Court to Decide Public Access Issue for Khosla’s Martins Beach
In closing arguments for a case which pits billionaire Vinod Khosla against a small group of surfers and fishermen, attorneys for the legendary Indian American venture capitalist argued July 16 that the disputed Martins Beach on the Northern California coastline was protected by private property rights.
“We are proud Californians deeply committed to our state’s environmental legacy: resource protection, coastal and ocean management. But, like most Californians, we also firmly believe in the fundamental principle of private property rights — and the notion that one should not be allowed to wholly supplant the other,” Jeffrey Essner, a lawyer for Khosla, said in San Mateo County District Court in Redwood City, Calif.
Essner characterized the suit — brought on by the Surfrider Foundation in 2013 — as “mob behavior and bureaucratic over-reach.”
“Unfortunately, the opponents in the case have demonstrated little interest in the facts, the history of this land or the legal principles at stake. They’ve refused to collaborate and they’ve refused to negotiate,” stated Essner in court. “All they offer are threats and litigation and the cynical rhetoric of class warfare, when all they really want is to permanently and irreparably upset the balance between public access and private property rights in our state,” said the attorney, adding: “The fact is the public had access but the opponents wanted a public fight, not a public solution.”
“This issue has nothing to do with the environment which at MartinsBeach needs protection, not more surfers,” he stated.
Mark Massara, an attorney for the Surfrider Foundation, scoffed at Khosla’s declaration of “class warfare.”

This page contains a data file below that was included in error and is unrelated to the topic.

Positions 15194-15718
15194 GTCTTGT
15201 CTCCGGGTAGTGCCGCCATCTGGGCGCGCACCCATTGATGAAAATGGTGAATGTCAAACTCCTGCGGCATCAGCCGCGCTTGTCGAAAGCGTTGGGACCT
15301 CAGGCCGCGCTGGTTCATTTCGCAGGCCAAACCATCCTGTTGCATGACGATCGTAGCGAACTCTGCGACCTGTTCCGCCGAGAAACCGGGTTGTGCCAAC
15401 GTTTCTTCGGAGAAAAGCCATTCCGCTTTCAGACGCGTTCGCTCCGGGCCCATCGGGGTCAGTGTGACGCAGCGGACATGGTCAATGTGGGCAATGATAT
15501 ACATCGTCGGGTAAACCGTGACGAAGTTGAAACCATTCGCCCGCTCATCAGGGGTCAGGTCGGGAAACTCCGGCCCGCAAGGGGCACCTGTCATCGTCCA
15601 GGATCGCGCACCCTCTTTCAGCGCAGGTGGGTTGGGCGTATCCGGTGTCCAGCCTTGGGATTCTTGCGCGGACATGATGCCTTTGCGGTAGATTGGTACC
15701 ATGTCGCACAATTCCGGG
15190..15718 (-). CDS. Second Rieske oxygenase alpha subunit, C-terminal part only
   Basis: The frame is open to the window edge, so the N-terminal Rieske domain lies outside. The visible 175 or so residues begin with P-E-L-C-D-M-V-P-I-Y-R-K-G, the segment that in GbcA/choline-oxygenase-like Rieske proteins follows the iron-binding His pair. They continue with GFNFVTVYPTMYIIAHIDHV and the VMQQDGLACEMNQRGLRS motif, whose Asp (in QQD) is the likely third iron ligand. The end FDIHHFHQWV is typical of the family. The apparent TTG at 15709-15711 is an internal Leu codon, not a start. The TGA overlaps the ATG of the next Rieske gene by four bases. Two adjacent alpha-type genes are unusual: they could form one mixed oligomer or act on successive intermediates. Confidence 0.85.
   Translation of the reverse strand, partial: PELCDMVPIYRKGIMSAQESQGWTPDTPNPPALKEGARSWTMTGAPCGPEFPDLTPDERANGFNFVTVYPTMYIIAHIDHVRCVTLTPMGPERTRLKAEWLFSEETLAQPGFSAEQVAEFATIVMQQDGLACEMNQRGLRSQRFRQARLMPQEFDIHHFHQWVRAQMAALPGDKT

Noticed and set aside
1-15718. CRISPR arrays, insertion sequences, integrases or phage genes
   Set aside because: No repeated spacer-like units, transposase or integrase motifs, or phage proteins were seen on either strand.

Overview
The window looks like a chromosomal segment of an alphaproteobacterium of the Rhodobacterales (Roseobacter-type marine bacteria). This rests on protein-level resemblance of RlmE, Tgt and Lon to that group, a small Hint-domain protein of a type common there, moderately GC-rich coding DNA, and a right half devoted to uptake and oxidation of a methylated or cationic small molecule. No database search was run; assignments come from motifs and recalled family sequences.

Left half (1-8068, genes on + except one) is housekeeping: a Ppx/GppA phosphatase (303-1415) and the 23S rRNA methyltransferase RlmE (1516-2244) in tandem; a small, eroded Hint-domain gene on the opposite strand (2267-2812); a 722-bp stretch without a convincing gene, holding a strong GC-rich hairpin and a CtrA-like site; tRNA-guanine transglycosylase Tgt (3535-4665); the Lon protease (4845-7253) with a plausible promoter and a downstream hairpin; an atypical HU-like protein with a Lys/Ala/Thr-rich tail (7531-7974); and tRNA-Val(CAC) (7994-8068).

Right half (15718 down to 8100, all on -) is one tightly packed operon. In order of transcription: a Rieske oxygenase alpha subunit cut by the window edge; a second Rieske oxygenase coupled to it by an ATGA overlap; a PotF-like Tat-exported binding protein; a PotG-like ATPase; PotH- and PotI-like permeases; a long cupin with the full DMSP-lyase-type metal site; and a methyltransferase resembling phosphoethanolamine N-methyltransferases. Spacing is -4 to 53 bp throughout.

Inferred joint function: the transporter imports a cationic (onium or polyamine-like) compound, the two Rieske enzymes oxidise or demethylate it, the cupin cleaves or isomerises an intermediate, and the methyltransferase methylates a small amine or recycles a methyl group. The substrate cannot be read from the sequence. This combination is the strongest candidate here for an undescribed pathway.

“He’s taking a very diffident position, saying he’s being persecuted by surfers and the California Coastal Commission,” Massara told India-West.
The Surfrider suit requires Khosla to obtain the permit necessary to change the land usage of Martins Beach, and to pay a fine of $15,000 a day — about $30 million total.
San Mateo District Court Judge Barbara Ballach has 90 days to make her ruling. Massara said he believes the judge will require Khosla to obtain the necessary licenses.
“But what is an appropriate fine for a billionaire who refuses to comply with the law?” queried Massara.
In 2008, Khosla bought Martins Beach — a popular spot for locals to picnic and fish. Shortly after buying the beach, the only access road was closed, and a locked gate appeared. Security guards initially roamed the beach, warning trespassers to stay off.
The California Coastal Act of 1976 mandates that all state beaches must have public access to the fullest extent possible. The California public owns all beaches to their “mean high tideline” level, the area at which waves crash the shoreline; there are no private beaches in the state, according to the California Coastal Commission. Any land use change requires permission from the Coastal Commission.
The Surfrider Foundation contends in its suit that Khosla never applied for a permit, even after hearing of the suit. In rare court testimony last May, Khosla said he was never aware he was required to get a permit.
The Indian American entrepreneur testified that his property manager Steven Baugher would have been responsible for any decisions regarding access to Martins Beach.
“Mr. Baugher is the operating manager of the property and he makes those decisions,” Khosla said. “I would assume he makes decisions and when the gate is open he closes it. I’m presuming he made that decision. I did not instruct him to do that.”... (To read the entire article, please click HERE)